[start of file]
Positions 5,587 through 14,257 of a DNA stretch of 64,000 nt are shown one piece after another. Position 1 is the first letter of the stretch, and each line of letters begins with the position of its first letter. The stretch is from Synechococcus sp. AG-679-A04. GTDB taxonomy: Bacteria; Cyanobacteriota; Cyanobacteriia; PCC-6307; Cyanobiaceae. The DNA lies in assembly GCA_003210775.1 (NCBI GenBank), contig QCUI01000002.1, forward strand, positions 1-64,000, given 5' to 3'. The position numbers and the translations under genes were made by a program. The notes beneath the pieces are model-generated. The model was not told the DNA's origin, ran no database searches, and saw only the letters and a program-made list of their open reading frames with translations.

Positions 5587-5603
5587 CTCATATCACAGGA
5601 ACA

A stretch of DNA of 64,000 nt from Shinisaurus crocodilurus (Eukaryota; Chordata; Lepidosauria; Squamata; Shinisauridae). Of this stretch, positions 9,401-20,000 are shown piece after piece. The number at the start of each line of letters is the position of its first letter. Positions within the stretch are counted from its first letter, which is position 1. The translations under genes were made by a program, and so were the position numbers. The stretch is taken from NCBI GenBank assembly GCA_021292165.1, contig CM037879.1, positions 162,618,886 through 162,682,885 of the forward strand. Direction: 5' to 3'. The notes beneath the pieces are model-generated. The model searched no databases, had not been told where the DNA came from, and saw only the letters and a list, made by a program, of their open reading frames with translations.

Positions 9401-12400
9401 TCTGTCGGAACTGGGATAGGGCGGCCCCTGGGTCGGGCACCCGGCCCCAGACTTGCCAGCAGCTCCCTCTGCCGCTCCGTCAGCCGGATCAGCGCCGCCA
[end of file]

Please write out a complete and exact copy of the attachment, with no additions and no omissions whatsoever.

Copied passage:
Positions 5,587 through 14,257 of a DNA stretch of 64,000 nt are shown one piece after another. Position 1 is the first letter of the stretch, and each line of letters begins with the position of its first letter. The stretch is from Synechococcus sp. AG-679-A04. GTDB taxonomy: Bacteria; Cyanobacteriota; Cyanobacteriia; PCC-6307; Cyanobiaceae. The DNA lies in assembly GCA_003210775.1 (NCBI GenBank), contig QCUI01000002.1, forward strand, positions 1-64,000, given 5' to 3'. The position numbers and the translations under genes were made by a program. The notes beneath the pieces are model-generated. The model was not told the DNA's origin, ran no database searches, and saw only the letters and a program-made list of their open reading frames with translations.

Positions 5587-5603
5587 CTCATATCACAGGA
5601 ACA

A stretch of DNA of 64,000 nt from Shinisaurus crocodilurus (Eukaryota; Chordata; Lepidosauria; Squamata; Shinisauridae). Of this stretch, positions 9,401-20,000 are shown piece after piece. The number at the start of each line of letters is the position of its first letter. Positions within the stretch are counted from its first letter, which is position 1. The translations under genes were made by a program, and so were the position numbers. The stretch is taken from NCBI GenBank assembly GCA_021292165.1, contig CM037879.1, positions 162,618,886 through 162,682,885 of the forward strand. Direction: 5' to 3'. The notes beneath the pieces are model-generated. The model searched no databases, had not been told where the DNA came from, and saw only the letters and a list, made by a program, of their open reading frames with translations.

Positions 9401-12400
9401 TCTGTCGGAACTGGGATAGGGCGGCCCCTGGGTCGGGCACCCGGCCCCAGACTTGCCAGCAGCTCCCTCTGCCGCTCCGTCAGCCGGATCAGCGCCGCCA